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Son joins mom in volunteering efforts

Luke Tarby and Jacob Hes

A Princeton High School sophomore and his mom are learning what it’s like to give back to the community through an organization that promotes volunteering.

Luke and Stacy Tarby are members of the Young Men’s Service League, a non-profit organization with a mission to serve and support those in need, develop leadership skills and promote mother-son relationships.

Most recently, the YMSL conducted its annual philanthropy event, the “Ultimate Gift.” The Tarbys and the rest of the members of their chapter organized a fall festival for an assisted living facility. Activities included a full day of interviewing staff and residents, playing memory games, making crafts and letter writing and decorating.

“Ultimate Gift was a great experience for us,” said organizer Jana Grimone. “Having an activity that is meaningful prompts meaningful conversations and opportunities for life lessons.”

Volunteering together allows moms to watch as their sons develop into compassionate young men.

YMSL plays bingo

“The best aspect of volunteering together has been watching my son, Luke, work with special needs children,” Stacy said. “I have teared up several times watching him work with them while they are playing basketball, soccer and baseball and helping kids get into airplanes to take an adventure into the sky.”

The adventure through Challenge Air paired YMSL members with special needs children.

“Volunteering with Challenge Air has been the highlight so far,” Luke said. “Kids with special needs are able to go up in a small airplane and fly with a pilot. Helping these kids have their dream come true was awesome.”

The Challenge Air experience was meaningful to Luke’s mom, too.

“The projects aren’t always easy, but Luke stays patient with the kids and truly seems to love working with them,” Stacy said. “Volunteering with him and seeing his kind heart with those kids is something I will always cherish.”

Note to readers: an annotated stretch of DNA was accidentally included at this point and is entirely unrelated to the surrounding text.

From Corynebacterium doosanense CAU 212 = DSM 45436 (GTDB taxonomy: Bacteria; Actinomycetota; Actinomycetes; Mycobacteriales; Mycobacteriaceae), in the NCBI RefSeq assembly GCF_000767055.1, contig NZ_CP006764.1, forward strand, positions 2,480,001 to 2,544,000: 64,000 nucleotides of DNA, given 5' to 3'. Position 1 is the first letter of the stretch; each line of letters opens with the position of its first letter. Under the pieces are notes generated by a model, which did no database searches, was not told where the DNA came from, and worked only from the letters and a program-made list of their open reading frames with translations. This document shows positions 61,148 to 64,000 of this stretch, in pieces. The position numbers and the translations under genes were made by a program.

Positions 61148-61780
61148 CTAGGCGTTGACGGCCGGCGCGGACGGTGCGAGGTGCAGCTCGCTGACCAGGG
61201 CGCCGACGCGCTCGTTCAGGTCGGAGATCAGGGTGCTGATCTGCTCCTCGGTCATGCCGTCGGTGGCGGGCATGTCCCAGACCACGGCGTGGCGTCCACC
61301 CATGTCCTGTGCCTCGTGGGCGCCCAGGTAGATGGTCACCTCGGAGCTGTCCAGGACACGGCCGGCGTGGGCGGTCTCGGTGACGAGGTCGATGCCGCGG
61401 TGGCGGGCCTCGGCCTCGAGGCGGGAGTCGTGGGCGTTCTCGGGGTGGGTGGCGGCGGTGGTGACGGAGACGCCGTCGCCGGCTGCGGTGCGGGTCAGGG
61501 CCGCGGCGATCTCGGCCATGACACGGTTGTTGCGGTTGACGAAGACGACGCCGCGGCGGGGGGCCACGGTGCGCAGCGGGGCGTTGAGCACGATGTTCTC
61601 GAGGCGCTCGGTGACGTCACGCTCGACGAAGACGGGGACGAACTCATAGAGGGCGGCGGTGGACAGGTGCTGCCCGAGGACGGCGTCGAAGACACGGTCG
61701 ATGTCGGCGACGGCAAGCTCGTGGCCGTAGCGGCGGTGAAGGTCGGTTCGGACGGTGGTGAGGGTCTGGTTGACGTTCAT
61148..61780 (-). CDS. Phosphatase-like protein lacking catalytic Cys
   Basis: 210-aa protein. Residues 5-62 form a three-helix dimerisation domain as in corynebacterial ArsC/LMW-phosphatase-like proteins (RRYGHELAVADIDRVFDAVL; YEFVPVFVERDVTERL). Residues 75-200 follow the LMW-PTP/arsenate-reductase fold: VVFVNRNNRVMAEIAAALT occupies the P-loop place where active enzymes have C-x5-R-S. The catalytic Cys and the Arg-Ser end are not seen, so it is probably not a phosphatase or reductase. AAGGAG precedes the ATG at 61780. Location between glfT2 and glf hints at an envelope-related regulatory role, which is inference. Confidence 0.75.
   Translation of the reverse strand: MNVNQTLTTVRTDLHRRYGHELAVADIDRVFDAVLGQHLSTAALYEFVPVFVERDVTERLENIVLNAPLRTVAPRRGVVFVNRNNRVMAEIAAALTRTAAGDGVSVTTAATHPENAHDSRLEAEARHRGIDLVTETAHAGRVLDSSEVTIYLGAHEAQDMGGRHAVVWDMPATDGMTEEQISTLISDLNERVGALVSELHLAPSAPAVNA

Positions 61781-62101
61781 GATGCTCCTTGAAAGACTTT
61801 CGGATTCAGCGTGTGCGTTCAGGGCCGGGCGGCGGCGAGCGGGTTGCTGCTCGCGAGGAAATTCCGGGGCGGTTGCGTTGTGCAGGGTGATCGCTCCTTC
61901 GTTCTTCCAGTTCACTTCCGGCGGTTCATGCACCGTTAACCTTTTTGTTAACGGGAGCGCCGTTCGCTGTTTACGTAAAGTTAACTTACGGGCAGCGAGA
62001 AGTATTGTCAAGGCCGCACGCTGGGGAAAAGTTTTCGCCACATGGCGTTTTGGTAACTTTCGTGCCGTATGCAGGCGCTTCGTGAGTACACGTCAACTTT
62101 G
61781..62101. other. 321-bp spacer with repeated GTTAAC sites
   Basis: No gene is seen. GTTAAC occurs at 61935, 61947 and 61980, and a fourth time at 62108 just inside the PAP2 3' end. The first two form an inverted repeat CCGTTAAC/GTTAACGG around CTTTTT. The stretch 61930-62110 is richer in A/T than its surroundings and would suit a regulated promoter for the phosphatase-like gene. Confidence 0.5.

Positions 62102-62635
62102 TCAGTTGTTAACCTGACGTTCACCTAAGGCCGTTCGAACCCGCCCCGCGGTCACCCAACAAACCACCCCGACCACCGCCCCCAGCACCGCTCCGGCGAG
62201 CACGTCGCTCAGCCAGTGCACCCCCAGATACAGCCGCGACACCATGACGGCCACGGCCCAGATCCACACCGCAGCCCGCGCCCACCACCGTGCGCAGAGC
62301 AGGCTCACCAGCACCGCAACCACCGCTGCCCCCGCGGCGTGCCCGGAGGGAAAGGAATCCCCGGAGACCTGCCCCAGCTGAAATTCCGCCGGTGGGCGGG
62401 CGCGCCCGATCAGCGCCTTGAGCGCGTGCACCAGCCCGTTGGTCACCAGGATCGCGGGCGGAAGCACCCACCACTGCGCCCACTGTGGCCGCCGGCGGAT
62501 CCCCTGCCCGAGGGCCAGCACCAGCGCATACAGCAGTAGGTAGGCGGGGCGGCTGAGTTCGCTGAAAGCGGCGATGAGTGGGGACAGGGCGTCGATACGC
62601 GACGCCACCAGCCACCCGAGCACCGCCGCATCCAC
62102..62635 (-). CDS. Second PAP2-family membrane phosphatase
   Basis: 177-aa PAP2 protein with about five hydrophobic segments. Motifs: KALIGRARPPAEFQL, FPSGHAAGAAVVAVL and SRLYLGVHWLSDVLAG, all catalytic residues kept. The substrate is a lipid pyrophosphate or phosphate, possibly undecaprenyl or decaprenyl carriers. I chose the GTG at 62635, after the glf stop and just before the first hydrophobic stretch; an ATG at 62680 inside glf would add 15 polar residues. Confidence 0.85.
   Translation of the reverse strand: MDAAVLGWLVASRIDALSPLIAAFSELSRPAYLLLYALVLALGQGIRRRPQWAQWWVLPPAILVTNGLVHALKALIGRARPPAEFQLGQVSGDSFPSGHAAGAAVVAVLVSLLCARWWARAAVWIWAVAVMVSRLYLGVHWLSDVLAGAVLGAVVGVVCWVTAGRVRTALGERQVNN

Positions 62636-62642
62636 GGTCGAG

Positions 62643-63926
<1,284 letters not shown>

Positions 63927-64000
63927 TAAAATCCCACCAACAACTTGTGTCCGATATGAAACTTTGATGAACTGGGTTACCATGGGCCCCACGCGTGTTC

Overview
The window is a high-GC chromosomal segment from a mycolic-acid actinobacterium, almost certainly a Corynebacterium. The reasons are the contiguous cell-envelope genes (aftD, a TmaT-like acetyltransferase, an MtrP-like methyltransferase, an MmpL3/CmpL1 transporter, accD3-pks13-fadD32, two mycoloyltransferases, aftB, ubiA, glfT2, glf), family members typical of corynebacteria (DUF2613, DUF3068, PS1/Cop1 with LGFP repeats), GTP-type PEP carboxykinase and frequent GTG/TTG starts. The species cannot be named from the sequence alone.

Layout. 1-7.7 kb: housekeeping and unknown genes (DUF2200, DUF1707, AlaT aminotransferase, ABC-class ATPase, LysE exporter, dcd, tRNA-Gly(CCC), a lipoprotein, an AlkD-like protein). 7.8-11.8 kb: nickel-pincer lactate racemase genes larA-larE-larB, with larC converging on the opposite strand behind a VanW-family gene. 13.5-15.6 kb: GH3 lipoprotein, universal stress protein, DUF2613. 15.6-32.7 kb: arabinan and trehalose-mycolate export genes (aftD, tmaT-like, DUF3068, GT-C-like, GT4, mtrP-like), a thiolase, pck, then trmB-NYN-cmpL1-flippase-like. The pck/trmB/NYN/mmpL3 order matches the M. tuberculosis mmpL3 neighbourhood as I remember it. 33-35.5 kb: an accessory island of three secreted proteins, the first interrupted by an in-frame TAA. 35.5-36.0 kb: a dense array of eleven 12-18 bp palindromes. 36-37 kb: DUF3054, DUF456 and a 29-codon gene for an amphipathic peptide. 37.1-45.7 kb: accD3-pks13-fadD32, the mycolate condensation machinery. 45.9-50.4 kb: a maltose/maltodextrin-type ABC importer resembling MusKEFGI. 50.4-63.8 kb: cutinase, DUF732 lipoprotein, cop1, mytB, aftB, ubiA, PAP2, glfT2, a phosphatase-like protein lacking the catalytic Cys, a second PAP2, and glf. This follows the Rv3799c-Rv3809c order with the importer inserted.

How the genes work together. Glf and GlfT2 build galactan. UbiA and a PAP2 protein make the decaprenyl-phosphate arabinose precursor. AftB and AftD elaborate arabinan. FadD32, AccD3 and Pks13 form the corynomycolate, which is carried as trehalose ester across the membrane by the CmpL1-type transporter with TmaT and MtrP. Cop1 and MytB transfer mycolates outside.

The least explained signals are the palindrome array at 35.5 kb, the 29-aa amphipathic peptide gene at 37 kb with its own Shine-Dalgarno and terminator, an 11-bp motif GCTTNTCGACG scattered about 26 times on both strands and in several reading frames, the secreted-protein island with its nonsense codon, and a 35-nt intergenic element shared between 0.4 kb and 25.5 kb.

The local YMSL chapter, YMSL United, is one of 94 across the country. Each member serves more than 20 hours of community service annually.

According to YMSL United President Carrie Alfieri, last year’s contribution totaled 2,685 hours in service to the community. She challenged members this year to volunteer more than 3,000 hours, and the organization is on track as members have already logged 1,957 hours since May 1.

Tarby and YMSL members play cards at assisted living facility.

The Tarbys joined YMSL because they wanted to make a difference.

“I like providing a service to those who need it,” Luke said. “I like knowing I’ve made a difference in someone else’s life.”

According to Stacy, the volunteer organization creates the chance for moms to make a lasting impact on the world by inspiring their sons to serve and lead.

“YMSL is amazing,” Stacy said. “Not only does it provide opportunities for hours of mother-and-son time doing great things for the community, but it teaches leadership and life skills to the boys.”

YMSL is a four-year program that works with more than 1,000 philanthropies, including Special Olympics, Habitat for Humanity, Meals on Wheels, Wreaths Across America, Miracle League and the Salvation Army.

Stacy emphasized it’s not always about giving back to the community. The sons benefit as well.

“These skills, along with their hearts of service, will only help them be amazing men,” she said. “I would invite people to get involved if they are looking for ways to teach their sons about being leaders in our community. YMSL challenges our boys to be part of the solution of making our world a better place.”